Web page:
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Sponsor a child in South Sudan

Boys and girls from Malakal, South Sudan

South Sudan is the world's newest country, and was born out of two decades of civil war. 2013-14 saw renewed violence, driving hundreds of thousands of people from their homes, including vast numbers of children. SOS families living in Malakal were relocated to the capital Juba as violence became too intense.

With SOS Children, you can help give a child with no one else a loving family for life:

Sponsor a child in South Sudan

South Sudan today

South Sudan is one of Africa's poorest countries. Less than two thirds have access to drinking water, and less than a third of people are literate. Disease is rife, partly due to poor sanitation and exacerbated by inadequate healthcare. The majority of people rely on agriculture for their day-to-day-survival. This leaves the population vulnerable to climate variation and natural disaster, and a bad harvest can drive the already poor further into poverty.

South Sudan Malakal

The shadow of civil war

Sudan's 22-year civil war came to an end with peace talks in 2005, culminating in independence for the country's south in 2011 and the creation of South Sudan. The aftermath of the conflict still hangs over many people's lives. Many displaced Sudanese people still reside in South Sudan, particularly in the north, with little hope of a future in their home country.

Recent months have brought a renewed fighting to South Sudan after an alleged coup by the former deputy president. Like many other communities, our Children's Village in Malakal has been affected, and in August 2014, we provided a new, safe home for SOS families at a new Village in the capital Juba.

Children let down by poor education and healthcare

South Sudan has an overwhelmingly young population. Just under half of the population are aged below 18, compared with 17% of the UK population. Infant mortality stands is close to 70 children out of every thousand, whereas in Britain it is 4.5.

Nearly two thirds of 6-11 year olds never attend school. The recent conflict has damaged learning even further, with numerous schools closing across the country to provide shelter to refugees. Hundreds of thousands of children have been forced from home with their families. For all of these children, education has been interrupted and for many, it is not clear when or if they will return to school.

With conditions hard in South Sudan at the best of times, education is vital if individuals and communities are to escape poverty.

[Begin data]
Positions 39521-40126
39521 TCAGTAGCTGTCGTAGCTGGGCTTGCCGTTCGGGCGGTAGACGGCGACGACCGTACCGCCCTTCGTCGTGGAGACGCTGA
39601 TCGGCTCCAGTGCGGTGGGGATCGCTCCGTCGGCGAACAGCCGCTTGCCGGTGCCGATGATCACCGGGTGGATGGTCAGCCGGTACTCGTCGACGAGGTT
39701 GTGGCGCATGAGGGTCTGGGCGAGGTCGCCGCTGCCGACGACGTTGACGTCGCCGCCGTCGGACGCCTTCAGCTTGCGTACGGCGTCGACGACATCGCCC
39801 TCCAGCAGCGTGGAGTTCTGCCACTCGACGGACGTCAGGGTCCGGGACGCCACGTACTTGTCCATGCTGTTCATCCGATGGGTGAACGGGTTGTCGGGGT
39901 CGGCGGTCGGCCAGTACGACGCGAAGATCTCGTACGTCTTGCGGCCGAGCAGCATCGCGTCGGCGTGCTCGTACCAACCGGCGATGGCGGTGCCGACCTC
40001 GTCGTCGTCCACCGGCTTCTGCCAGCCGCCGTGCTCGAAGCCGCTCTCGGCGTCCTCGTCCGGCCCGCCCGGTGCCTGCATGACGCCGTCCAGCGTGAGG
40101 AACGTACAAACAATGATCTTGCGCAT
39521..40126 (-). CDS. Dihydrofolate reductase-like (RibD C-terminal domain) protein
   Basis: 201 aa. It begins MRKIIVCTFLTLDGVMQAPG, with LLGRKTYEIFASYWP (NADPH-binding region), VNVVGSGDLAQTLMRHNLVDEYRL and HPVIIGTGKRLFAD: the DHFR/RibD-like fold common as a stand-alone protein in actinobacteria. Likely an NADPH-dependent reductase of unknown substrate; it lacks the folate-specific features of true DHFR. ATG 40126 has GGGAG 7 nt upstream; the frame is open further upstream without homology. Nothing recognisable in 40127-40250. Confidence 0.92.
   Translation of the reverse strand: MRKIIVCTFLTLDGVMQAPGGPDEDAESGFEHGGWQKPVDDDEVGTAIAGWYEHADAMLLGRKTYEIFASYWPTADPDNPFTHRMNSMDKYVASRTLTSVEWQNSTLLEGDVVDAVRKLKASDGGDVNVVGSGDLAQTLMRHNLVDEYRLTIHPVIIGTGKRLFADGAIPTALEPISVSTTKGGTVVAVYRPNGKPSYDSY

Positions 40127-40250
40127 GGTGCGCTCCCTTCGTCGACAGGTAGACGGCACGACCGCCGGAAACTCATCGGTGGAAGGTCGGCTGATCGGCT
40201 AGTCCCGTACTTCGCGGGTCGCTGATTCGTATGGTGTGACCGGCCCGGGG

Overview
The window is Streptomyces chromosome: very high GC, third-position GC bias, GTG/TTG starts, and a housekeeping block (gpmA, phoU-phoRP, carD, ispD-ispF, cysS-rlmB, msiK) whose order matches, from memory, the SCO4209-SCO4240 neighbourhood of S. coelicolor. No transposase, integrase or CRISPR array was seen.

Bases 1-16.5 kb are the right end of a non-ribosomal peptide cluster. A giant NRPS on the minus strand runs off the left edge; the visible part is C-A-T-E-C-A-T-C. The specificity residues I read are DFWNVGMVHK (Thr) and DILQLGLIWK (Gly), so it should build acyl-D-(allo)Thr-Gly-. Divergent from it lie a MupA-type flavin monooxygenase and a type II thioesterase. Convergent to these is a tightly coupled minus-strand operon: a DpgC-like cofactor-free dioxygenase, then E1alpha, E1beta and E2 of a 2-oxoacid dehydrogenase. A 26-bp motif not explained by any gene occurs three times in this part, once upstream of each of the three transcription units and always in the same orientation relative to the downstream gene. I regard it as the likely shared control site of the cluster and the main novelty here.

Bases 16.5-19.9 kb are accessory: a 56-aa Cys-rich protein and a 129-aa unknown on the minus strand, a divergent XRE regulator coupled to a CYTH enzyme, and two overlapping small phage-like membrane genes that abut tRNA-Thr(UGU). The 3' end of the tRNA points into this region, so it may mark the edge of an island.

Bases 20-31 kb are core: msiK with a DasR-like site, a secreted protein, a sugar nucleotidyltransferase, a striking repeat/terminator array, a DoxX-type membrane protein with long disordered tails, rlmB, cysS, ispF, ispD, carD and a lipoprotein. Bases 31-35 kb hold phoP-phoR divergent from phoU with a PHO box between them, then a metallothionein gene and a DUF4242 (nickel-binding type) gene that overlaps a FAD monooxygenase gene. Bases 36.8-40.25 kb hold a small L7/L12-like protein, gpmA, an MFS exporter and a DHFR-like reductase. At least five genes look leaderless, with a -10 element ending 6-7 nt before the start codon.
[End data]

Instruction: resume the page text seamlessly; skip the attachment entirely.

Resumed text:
Our work in South Sudan

Our work here goes back to 1998, when the autonomous region then known as southern Sudan was at war with the Kingdom of Sudan in an attempt to gain independence.

South Sudan map

Emergency relief in a fragmenting nation

Four million people in southern Sudan had lost their homes after years of fighting. By this time, many of these people faced desperate hardship, and were urgently in need of basics such as food and shelter. We provided food for more than 2,300 people, and shelter and healthcare for 330.

As the conflict came to an end, another tragedy emerged. Many children had been recruited as soldiers in the civil war. These youngsters had been forced to do things that no child should ever have to do. We set up a programme to help reintegrate these children into their communities, and to provide them with basic training to enable them to participate in civil society. By 2009, we had reunited most of them with their own families.

Our SOS Children's Village in Malakal

In 2002, we opened a Children's Village in the north-eastern city of Malakal to care for children who have lost their families.

How has the 2013-14 crisis affected the Village?

Children's Village Malakal

Malakal is a strategic stronghold at times of conflict. Over the years, this has led to great need in the area, and that is why we came here. Like many communities across the country, it has been caught up in the recent violence. In February, it has become a focus for violence in the north, and it is now the rebels' headquarters in Upper Nile State.

In March 2014, we were forced to evacuate the Village when an escalation of the violence made it unsafe for our families. SOS families are now safe in the capital Juba, where they moved into a new Children's Village in August 2014.

Our work in Malakal may have been interrupted, but we continue to provide care and protection for the area's most vulnerable children. At this time of crisis, you can help by sponsoring a child.

Local contact

SOS Children's Villages Association of Sudan
Gomhoria St., P.O.Box 1988
Khartoum
Sudan
Tel +249/183/78 1419, +249/183/78 2072
Fax +249/183/77 1621

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